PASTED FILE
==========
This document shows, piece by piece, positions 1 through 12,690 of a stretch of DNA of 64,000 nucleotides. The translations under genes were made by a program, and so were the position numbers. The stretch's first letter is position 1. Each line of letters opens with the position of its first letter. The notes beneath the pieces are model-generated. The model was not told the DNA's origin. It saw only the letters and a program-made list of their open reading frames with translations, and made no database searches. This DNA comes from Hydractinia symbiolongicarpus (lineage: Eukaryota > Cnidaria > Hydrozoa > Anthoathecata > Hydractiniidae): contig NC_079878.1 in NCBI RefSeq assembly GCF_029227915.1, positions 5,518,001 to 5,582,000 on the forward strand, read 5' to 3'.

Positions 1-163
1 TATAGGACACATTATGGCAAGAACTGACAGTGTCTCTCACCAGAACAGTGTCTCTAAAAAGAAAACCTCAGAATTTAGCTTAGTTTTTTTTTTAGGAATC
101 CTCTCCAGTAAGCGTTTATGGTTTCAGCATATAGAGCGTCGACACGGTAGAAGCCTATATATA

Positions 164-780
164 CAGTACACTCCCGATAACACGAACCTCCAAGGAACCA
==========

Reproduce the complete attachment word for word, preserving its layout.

This document shows, piece by piece, positions 1 through 12,690 of a stretch of DNA of 64,000 nucleotides. The translations under genes were made by a program, and so were the position numbers. The stretch's first letter is position 1. Each line of letters opens with the position of its first letter. The notes beneath the pieces are model-generated. The model was not told the DNA's origin. It saw only the letters and a program-made list of their open reading frames with translations, and made no database searches. This DNA comes from Hydractinia symbiolongicarpus (lineage: Eukaryota > Cnidaria > Hydrozoa > Anthoathecata > Hydractiniidae): contig NC_079878.1 in NCBI RefSeq assembly GCF_029227915.1, positions 5,518,001 to 5,582,000 on the forward strand, read 5' to 3'.

Positions 1-163
1 TATAGGACACATTATGGCAAGAACTGACAGTGTCTCTCACCAGAACAGTGTCTCTAAAAAGAAAACCTCAGAATTTAGCTTAGTTTTTTTTTTAGGAATC
101 CTCTCCAGTAAGCGTTTATGGTTTCAGCATATAGAGCGTCGACACGGTAGAAGCCTATATATA

Positions 164-780
164 CAGTACACTCCCGATAACACGAACCTCCAAGGAACCA